To fulfill a contract: If you have agreed to do something for someone, in exchange for value of some time, and processing personal data is necessary to fulfill that contract, you're legally allowed to process that personal data. This is generally the legal reason you can process employee data in the European Union.
You've agreed to pay someone for their work, for example. It's hard to do that without processing their personal data.
To save someone from harm: If you believe you are saving someone from serious injury, illness, or other harm, it's generally okay to process their personal data.
The data is publicly available: While in some jurisdictions the data being public means it's not personal information at all, even in those places where it's still personal information, you can generally process the data. You just might still be responsible if that data is lost or stolen.
To comply with the law: If failing to process the personal information would require you to break the law in some way — such as make it impossible for you to respond to a law-enforcement request — it's legal to process the data in most places. One exception might be China, where they explicitly say you need to get Chinese government permission to provide the data of a Chinese resident to a non-Chinese law enforcement agency.
"Legitimate interest": Many laws allow you to process data essentially if it makes sense for what you do as a business. If someone buys something from you, many laws say it's legal to send them an email offering them a discount in order to buy another item.
Further, if lots of people have bought things from you, the laws usually allow you to analyze the data they've provided you in order to learn more about why they bought what they did and how you might be able to market to other similar people.
It's best to be careful when using this legal basis for processing, however. Your definition of "legitimate" might not be the same as your customer's or a judge's.
There are, however, many jurisdictions where you can process personal information as a matter of course, as long as the data isn't particularly sensitive. It depends on the legal environment. In the U.S., for example, you can legally send people emails as long as you stop when they ask.
If your operation is sophisticated enough to know for sure where a person is when they give you data — or when you come across it — you can figure out when you need a legal reason and when you don't.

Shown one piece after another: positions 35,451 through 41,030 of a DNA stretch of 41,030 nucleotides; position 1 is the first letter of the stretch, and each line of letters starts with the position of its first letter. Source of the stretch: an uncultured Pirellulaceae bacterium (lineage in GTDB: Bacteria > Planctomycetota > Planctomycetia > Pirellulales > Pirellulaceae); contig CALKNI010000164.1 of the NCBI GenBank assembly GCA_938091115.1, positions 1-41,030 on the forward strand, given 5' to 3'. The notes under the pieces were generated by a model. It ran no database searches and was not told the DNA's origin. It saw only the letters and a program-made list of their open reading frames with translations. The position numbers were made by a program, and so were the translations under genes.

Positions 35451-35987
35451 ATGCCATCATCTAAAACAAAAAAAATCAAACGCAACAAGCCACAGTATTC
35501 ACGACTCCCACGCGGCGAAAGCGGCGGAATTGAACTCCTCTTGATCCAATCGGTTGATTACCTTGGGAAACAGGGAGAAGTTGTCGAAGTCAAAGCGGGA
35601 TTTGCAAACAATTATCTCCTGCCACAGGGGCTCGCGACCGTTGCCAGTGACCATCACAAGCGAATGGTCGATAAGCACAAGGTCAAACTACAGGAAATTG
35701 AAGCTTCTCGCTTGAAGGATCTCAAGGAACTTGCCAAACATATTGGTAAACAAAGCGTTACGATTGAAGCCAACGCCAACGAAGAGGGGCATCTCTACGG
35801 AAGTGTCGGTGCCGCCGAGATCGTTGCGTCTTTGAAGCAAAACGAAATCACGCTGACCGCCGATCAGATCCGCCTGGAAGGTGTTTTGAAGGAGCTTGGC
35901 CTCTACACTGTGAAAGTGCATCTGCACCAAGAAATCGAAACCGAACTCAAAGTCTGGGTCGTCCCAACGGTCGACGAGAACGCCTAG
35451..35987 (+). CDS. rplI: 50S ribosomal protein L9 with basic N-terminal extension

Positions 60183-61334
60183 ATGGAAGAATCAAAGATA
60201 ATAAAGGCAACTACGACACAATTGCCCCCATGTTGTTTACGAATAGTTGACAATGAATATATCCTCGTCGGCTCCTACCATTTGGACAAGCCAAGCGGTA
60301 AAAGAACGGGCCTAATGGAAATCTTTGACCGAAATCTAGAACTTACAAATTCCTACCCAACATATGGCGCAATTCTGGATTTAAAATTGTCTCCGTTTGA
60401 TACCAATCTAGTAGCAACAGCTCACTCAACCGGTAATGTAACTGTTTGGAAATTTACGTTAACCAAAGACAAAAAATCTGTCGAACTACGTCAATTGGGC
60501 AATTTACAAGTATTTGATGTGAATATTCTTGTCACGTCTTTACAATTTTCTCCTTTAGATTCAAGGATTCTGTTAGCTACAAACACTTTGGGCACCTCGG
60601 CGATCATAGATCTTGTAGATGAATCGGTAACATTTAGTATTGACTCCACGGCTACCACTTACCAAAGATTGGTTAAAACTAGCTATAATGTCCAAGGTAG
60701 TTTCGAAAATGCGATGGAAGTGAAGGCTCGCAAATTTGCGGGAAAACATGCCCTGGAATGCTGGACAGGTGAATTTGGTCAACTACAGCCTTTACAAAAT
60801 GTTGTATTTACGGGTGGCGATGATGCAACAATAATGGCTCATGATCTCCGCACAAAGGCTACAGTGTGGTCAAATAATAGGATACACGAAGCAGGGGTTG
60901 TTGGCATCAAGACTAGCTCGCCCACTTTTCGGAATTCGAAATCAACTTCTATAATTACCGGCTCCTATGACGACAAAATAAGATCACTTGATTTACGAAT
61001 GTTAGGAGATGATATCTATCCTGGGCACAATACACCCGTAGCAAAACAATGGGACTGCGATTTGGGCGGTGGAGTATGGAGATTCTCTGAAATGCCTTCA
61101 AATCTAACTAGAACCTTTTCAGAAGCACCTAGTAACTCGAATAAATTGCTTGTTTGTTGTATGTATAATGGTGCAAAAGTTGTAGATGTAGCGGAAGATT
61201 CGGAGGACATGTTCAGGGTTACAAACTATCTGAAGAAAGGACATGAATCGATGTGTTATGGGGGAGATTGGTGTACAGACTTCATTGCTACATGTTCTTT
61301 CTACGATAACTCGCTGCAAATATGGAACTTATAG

The lawful reasons for processing sensitive personal data are largely the same as for processing "regular" personal data, except in the matter of the consent you get.
For sensitive personal information, the consent usually needs to be more explicit than something like a pre-checked box or an opt-out. You need to explain expressly what you're going to do with the data and get an unambiguous response to a question of whether it's okay to collect the data or not.
This often involves a signature, digital or otherwise, or an active checking of a box or clicking of a button that says, "I agree."
Also, even in relatively lax jurisdictions that do not regulate personal information tightly, sensitive information is often regulated, so best not to assume that sensitive data is fair game, no matter where you are in the world.
Most laws around the world that regulate personal data say that you have an obligation not to allow unauthorized people to access that data. This means you have to secure the data in some way against people who might want to look at it or steal it.
How much security is the right amount of security? That changes just about every day. However, some basic things your organization should be doing include:
The concept of "reasonable" security is the subject of much debate around the world and is a constantly moving target. However, the basic concept is relatively simple: Are you taking active and up-to-date steps to ensure only authorized people access the data? If you can answer "yes" to that question, you're probably in the clear.
Writer at Osano
Writer at Osano
The Osano staff is a diverse team of free thinkers who enjoy working as part of a distributed team with the common goal of working to make a more transparent internet. Occasionally, the team writes under the pen name of our mascot, “Penny, the Privacy Pro.”